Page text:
In a new study, researchers found reducing contact rates—mainly via school closures and voluntary or mandated stay-at-home measures—contributed to around a 70% reduction in the transmission of COVID-19 in New York City during the spring pandemic wave from March to the June reopening.
Widespread use of face coverings contributed an additional 7% reduction, and up to 20% reduction among those aged 65 and older during the first-month face covering was mandated in public places.
The research was conducted by scientists at Columbia University and elsewhere.
The new study is in line with previous modeling studies estimating that lockdowns reduced COVID-19 transmission by 58% in Wuhan, China, 45% in Italy, and 77% in France.
The New York City study finds reducing contact rates was highly effective for most age groups—contributing to at least a 50% reduction in transmission across age groups, ranging from a 51% reduction among 1-4 year-olds to 83 percent among 5-14 year-olds.
If the city maintained the same usage rates of face coverings in April into the reopening period starting June 8, the researchers estimate that face coverings would reduce overall COVID-19 transmission by approximately 9–11% during reopening when people spend a greater amount of time outside homes and use face coverings outside.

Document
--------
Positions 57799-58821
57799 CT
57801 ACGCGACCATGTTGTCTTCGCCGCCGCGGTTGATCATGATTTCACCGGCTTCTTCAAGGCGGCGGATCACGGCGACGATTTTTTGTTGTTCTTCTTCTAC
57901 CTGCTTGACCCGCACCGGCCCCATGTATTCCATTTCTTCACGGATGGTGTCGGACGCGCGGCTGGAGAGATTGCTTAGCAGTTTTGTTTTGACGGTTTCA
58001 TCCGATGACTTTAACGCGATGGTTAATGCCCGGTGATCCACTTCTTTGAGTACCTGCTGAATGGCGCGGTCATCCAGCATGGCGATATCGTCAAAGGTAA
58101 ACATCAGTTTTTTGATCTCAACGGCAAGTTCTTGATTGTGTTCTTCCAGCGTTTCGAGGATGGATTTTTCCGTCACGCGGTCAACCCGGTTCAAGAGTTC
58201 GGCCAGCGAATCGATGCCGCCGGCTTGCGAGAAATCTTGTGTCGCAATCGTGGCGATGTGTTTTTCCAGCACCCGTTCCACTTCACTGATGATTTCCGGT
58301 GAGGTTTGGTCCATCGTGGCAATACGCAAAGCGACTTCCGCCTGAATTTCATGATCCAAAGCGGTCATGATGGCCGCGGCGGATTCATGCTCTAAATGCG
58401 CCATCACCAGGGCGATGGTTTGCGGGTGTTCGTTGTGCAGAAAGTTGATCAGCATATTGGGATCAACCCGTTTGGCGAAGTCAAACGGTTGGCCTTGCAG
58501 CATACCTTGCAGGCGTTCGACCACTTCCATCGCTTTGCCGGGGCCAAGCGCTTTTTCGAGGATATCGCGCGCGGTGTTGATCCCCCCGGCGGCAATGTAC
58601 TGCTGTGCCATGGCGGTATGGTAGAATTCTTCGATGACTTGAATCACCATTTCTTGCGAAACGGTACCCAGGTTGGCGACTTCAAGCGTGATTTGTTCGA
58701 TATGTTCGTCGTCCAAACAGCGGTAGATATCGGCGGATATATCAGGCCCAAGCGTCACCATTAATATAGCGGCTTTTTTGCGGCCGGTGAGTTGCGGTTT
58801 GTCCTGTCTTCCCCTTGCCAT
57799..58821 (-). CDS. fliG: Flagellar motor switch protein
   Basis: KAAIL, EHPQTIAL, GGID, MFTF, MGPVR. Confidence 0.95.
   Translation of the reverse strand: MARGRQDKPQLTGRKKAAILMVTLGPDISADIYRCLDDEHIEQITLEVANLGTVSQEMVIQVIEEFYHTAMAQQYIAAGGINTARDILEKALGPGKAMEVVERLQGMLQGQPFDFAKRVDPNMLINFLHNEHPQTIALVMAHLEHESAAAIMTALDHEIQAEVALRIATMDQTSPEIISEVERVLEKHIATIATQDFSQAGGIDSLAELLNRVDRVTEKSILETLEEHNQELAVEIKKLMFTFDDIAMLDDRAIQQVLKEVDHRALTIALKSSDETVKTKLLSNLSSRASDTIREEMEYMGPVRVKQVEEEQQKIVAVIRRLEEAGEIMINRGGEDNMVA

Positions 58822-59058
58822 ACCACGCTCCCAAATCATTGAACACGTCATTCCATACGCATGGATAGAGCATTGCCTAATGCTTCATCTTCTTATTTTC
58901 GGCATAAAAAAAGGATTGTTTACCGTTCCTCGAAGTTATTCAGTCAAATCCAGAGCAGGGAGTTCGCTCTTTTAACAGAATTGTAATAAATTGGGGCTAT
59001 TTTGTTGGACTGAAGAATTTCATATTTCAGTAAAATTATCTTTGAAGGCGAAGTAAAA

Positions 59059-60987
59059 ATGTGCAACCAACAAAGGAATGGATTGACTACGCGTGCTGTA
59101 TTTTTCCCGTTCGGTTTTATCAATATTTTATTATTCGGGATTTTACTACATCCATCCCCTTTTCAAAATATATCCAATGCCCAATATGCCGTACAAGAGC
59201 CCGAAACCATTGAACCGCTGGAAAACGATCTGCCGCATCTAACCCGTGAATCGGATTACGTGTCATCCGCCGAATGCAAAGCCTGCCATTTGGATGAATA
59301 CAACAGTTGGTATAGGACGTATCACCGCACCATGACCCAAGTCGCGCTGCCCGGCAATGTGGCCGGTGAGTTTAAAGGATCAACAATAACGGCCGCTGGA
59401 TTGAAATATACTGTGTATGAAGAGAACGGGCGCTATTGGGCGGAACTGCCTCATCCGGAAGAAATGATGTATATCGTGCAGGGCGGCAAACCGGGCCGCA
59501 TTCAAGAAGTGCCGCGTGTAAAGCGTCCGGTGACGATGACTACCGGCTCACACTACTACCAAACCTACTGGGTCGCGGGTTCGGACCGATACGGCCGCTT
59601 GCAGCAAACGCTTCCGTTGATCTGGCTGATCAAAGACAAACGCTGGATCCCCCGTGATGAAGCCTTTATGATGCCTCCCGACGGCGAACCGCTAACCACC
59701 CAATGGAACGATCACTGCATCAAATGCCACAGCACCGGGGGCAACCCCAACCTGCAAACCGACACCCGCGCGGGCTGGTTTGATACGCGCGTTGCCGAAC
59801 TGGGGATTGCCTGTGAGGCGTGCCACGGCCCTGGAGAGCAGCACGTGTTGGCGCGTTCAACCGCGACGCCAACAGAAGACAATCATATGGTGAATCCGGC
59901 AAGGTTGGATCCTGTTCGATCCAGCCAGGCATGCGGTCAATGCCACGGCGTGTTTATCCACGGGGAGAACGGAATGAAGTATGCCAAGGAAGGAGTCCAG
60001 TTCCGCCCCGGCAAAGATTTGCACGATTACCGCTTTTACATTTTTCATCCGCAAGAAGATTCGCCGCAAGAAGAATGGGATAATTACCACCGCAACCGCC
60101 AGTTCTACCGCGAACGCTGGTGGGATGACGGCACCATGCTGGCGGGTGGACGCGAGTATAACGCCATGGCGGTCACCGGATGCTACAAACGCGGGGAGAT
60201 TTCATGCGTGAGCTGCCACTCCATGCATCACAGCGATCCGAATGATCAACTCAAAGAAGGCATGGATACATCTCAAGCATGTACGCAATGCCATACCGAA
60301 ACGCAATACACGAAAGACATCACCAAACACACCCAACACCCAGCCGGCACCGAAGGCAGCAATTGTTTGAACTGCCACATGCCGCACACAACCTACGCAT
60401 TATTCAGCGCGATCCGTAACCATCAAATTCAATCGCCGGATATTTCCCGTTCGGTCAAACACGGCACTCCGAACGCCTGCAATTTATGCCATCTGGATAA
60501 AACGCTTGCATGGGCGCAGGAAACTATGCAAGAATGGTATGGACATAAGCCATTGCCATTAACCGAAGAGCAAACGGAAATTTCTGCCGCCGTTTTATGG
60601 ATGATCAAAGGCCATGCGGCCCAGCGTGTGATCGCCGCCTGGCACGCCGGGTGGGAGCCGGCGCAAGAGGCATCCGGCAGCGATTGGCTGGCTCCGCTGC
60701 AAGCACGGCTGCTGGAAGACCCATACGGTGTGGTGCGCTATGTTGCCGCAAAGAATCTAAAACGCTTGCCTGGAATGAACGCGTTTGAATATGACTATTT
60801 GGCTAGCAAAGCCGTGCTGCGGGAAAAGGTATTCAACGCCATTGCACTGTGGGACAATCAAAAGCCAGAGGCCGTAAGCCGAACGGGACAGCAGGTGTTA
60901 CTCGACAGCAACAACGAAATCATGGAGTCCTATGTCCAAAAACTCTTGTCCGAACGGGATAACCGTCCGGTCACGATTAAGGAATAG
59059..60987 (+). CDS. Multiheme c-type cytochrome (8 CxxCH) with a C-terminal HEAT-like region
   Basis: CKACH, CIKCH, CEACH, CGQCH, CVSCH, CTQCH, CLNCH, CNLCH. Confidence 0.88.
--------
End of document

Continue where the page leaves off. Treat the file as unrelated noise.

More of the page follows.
However, if everyone wore masks in the same degree and manner as older adults, the city could reduce overall transmission by as much as 28–32%.
The researchers note their estimates differ from those measuring how effective face coverings can prevent COVID-19 infection when used correctly.
Rather, estimates reflect the effectiveness of face coverings and the impact of this public health intervention in reducing transmission at the population level, which also depends on the usage rate of face coverings, whether face coverings are properly used, the amount of time face coverings are used, in addition to mask efficacy.
Observational studies and surveys report about two-fold high rates of face-covering usage among older adults versus younger adults and minors.
The researchers estimate much higher effectiveness among older adults (about 20% for both 65-74 and 75+ year-olds vs. <10% for other age groups).
The team says improving the effective use of face coverings, especially among younger people, would strongly mitigate the risk of a resurgence in COVID-19 infections during re-opening.
It’s crucial that people find ways to boost consistent and correct mask use in settings where social distancing is not possible.
One author of the study is Jeffrey Shaman, Ph.D., a professor of environmental health sciences at Columbia Mailman School.
The study is published in medRxiv.
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